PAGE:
The Flotilla Tour of 1933: A Demonstration of British Naval Power in the Gulf

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Content Specialist, Archivist, British Library
A minor incident at Basaidu in the 1930s led to the Royal Navy launching its First Destroyer Flotilla on a tour of the Gulf, in a very public display of its naval dominance over the region.

On 29 August 1933, the acting Political Resident A senior ranking political representative (equivalent to a Consul General) from the diplomatic corps of the Government of India or one of its subordinate provincial governments, in charge of a Political Residency. in the Persian Gulf Historically used by the British to refer to the sea area between the Arabian Peninsula and Iran. Often referred to as The Gulf or the Arabian Gulf. , Percy Gordon Loch, received a letter from the Political Agent A mid-ranking political representative (equivalent to a Consul) from the diplomatic corps of the Government of India or one of its subordinate provincial governments, in charge of a Political Agency. at Kuwait, Lieutenant-Colonel Harold Dickson, informing him of rumours circulating in Kuwait that a Persian naval officer had hauled down the British flag at Basaidu, the base of the British Persian Gulf Historically used by the British to refer to the sea area between the Arabian Peninsula and Iran. Often referred to as The Gulf or the Arabian Gulf. Naval Squadron.

A swift response

The British response was immediate and decisive. On 7 September 1933, Loch sent a circular telegram – addressed to the Senior Naval Officer in the Persian Gulf Historically used by the British to refer to the sea area between the Arabian Peninsula and Iran. Often referred to as The Gulf or the Arabian Gulf. , as well as the British political agents at Bahrain, Kuwait, and Muscat – confirming that a British flag had been pulled down by a Persian officer, but that only a few days later, as soon as it had been made aware of the incident, the HMS Bideford had landed an armed party at Basaidu and the flag had been rehoisted. Loch’s telegram further stated that the Persian Government had informed His Majesty’s Chargé d'Affaires that the officer had acted entirely without authority, and that it had issued strict instructions to the Imperial Iranian Navy (IIN) to prevent any such occurrences in the future.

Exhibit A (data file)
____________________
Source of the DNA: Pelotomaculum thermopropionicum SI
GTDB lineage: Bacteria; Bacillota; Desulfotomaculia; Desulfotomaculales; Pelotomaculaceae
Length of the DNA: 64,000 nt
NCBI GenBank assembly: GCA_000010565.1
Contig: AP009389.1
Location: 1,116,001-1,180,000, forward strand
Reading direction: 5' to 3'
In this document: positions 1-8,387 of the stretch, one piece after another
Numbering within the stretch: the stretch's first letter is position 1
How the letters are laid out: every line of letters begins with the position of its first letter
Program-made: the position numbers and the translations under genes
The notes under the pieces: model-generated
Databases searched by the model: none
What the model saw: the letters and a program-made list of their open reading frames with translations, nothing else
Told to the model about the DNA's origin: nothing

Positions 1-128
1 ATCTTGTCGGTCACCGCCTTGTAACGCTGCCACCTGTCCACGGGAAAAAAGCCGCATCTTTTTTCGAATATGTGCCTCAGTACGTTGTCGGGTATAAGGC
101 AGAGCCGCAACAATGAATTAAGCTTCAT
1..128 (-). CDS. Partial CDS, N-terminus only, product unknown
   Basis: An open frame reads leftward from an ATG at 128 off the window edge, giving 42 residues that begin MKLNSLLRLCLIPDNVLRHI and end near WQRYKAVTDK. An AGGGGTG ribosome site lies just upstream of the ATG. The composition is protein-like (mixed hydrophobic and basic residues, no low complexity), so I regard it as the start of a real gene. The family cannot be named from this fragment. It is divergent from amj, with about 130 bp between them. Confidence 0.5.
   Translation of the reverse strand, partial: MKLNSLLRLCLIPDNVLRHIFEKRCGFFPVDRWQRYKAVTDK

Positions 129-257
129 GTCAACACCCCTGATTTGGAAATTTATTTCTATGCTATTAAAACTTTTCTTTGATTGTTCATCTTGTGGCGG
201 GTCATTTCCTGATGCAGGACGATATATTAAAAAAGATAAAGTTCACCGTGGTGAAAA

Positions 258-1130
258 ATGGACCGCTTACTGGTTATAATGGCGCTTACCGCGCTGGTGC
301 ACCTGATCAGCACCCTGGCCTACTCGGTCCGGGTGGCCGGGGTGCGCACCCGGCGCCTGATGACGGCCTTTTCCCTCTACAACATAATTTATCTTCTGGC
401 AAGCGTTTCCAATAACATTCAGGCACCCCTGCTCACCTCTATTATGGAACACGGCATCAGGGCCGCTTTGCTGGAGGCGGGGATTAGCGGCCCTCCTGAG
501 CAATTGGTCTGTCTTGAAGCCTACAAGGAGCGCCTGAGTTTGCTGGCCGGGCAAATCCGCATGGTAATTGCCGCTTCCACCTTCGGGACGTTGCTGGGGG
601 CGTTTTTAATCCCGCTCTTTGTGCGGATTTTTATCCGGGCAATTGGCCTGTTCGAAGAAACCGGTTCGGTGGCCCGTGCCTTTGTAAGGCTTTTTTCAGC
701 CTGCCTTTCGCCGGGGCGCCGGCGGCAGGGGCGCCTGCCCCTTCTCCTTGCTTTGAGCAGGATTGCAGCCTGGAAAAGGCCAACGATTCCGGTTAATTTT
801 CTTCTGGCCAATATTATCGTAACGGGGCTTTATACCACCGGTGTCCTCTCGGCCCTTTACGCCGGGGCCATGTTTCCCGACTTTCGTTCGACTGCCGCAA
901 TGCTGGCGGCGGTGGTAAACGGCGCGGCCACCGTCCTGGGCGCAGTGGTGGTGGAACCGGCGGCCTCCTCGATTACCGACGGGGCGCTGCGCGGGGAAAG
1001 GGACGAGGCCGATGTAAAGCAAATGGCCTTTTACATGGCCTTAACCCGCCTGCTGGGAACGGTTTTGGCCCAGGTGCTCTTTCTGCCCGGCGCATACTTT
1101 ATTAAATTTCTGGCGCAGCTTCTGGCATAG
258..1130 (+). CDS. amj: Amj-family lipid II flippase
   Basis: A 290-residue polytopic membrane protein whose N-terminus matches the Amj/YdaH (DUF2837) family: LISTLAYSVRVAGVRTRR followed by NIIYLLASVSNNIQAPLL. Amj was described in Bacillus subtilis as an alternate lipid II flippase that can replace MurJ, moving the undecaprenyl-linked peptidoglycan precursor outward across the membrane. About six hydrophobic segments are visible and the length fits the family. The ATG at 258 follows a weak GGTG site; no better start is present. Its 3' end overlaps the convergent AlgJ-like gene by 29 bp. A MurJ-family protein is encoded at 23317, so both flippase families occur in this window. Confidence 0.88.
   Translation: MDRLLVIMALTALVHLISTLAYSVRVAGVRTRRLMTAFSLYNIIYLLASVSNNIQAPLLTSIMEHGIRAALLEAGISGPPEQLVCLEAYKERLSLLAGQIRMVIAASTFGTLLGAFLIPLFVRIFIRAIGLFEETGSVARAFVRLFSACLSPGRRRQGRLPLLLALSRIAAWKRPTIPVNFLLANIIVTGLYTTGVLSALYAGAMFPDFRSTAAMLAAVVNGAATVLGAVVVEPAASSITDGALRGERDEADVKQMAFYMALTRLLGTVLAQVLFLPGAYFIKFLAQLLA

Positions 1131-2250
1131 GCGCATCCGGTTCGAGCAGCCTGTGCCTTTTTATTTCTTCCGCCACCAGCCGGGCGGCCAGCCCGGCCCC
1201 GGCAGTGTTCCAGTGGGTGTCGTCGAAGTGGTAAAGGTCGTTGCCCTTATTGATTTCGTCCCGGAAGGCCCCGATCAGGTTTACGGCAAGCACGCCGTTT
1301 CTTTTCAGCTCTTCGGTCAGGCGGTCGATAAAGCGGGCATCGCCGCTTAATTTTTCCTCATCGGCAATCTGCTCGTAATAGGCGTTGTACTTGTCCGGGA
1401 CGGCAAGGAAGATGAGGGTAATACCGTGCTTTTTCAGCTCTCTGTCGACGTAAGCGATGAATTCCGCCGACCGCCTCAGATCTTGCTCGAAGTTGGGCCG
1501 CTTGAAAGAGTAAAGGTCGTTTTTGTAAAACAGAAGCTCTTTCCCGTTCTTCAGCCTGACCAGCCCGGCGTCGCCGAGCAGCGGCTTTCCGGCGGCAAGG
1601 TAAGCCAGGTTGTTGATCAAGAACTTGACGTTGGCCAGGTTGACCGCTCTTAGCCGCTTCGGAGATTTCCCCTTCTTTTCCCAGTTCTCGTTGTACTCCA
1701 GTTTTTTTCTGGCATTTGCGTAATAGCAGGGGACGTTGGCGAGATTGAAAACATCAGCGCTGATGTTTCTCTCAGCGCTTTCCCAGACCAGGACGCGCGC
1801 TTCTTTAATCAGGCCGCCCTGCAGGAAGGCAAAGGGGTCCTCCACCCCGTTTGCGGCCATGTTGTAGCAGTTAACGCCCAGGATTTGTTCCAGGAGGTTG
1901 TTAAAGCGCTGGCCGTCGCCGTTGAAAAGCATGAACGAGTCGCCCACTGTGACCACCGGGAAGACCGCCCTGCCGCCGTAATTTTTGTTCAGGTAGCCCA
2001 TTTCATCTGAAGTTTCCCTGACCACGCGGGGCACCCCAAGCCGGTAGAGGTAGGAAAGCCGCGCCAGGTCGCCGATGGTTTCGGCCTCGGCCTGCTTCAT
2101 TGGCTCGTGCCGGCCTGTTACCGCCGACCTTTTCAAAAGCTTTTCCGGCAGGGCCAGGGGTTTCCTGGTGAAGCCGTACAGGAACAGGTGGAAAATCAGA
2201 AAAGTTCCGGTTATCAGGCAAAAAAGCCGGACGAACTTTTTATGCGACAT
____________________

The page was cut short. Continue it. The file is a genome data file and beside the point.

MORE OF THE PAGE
HMS Bideford. © Imperial War Museum (FL 2040)
HMS Bideford. © Imperial War Museum (FL 2040)

In a second circular telegram, issued on the same day, Loch requested that his previous message be translated into Arabic and distributed to the rulers of the Arabian coast, ‘who should be requested to give copies to all their notables, and by all other possible means to make it public’ (IOR/R/15/5/173, f. 47r). Loch concluded his telegram with a point for the political agents’ personal information only: the Royal Navy’s First Destroyer Flotilla was expected to arrive at the Island of Henjam (Hengam) on 15 September, for the purpose of displaying the British flag along the Arabian coast of the Gulf. An amended version of the message intended for circulation was issued on 8 September. In his subsequent correspondence with Dickson, Loch stressed that care should be taken to avoid linking the arrival of the Royal Navy flotilla with the incident at Basaidu, and likewise to avoid any suggestion of it presenting a threat to Persia.

Circular telegram from Percy Gordon Loch, Acting Political Resident in the Persian Gulf, 8 September 1933. IOR/R/15/5/173, f. 52r
Circular telegram from Percy Gordon Loch, Acting Political Resident in the Persian Gulf, 8 September 1933. IOR/R/15/5/173, f. 52r

An immediate impact

The fact that the swiftly announced flotilla tour was a direct response by British officials to the Basaidu incident was tacitly acknowledged in a telegram from Dickson to Loch, dated 19 September 1933, which reported that the circular, followed by news of the flotilla, had had the ‘best possible effect’ on public opinion in Kuwait (IOR/R/15/5/173, f. 62r). The flotilla, consisting of a flotilla leader, HMS Duncan, and eight destroyers from the British Mediterranean Fleet, spent nearly a month in the Gulf, calling at Basaidu, Dubai, Abu Dhabi, Kuwait, Bahrain, and Qatar along the way.